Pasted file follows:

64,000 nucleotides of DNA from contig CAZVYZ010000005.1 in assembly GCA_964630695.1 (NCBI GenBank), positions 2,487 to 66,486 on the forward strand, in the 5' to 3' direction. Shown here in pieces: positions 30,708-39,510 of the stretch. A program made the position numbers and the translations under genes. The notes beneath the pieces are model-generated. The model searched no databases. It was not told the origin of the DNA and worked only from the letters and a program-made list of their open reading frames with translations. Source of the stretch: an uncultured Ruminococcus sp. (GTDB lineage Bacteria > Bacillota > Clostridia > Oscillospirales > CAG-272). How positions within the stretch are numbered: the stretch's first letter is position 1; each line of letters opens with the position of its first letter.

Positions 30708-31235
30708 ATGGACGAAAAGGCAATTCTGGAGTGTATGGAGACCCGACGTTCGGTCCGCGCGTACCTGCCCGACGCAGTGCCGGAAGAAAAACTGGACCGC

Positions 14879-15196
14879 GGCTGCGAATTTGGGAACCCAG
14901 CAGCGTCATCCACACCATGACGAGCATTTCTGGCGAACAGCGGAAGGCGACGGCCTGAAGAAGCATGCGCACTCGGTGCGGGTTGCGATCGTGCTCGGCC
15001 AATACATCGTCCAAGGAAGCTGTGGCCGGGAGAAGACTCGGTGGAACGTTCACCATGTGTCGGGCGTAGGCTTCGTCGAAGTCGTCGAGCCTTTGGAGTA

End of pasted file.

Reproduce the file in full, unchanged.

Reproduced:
64,000 nucleotides of DNA from contig CAZVYZ010000005.1 in assembly GCA_964630695.1 (NCBI GenBank), positions 2,487 to 66,486 on the forward strand, in the 5' to 3' direction. Shown here in pieces: positions 30,708-39,510 of the stretch. A program made the position numbers and the translations under genes. The notes beneath the pieces are model-generated. The model searched no databases. It was not told the origin of the DNA and worked only from the letters and a program-made list of their open reading frames with translations. Source of the stretch: an uncultured Ruminococcus sp. (GTDB lineage Bacteria > Bacillota > Clostridia > Oscillospirales > CAG-272). How positions within the stretch are numbered: the stretch's first letter is position 1; each line of letters opens with the position of its first letter.

Positions 30708-31235
30708 ATGGACGAAAAGGCAATTCTGGAGTGTATGGAGACCCGACGTTCGGTCCGCGCGTACCTGCCCGACGCAGTGCCGGAAGAAAAACTGGACCGC

Positions 14879-15196
14879 GGCTGCGAATTTGGGAACCCAG
14901 CAGCGTCATCCACACCATGACGAGCATTTCTGGCGAACAGCGGAAGGCGACGGCCTGAAGAAGCATGCGCACTCGGTGCGGGTTGCGATCGTGCTCGGCC
15001 AATACATCGTCCAAGGAAGCTGTGGCCGGGAGAAGACTCGGTGGAACGTTCACCATGTGTCGGGCGTAGGCTTCGTCGAAGTCGTCGAGCCTTTGGAGTA